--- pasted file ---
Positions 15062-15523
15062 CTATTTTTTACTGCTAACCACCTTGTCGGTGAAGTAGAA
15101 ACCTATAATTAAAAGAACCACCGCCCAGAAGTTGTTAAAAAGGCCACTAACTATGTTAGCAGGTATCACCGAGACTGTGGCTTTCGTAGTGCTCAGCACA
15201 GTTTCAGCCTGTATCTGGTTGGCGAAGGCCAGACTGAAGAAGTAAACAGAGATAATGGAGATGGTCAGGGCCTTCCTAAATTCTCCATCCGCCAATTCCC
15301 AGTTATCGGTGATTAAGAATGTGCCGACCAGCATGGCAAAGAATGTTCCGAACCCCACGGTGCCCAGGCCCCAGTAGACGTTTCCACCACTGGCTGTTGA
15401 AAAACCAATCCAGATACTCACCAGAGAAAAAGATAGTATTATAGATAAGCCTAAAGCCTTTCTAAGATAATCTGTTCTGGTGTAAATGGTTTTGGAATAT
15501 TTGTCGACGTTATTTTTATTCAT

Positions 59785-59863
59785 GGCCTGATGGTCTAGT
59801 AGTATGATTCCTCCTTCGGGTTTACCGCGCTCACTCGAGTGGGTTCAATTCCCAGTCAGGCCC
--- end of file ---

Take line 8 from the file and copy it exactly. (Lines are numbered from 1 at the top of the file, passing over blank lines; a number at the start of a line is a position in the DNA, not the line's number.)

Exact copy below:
Positions 59785-59863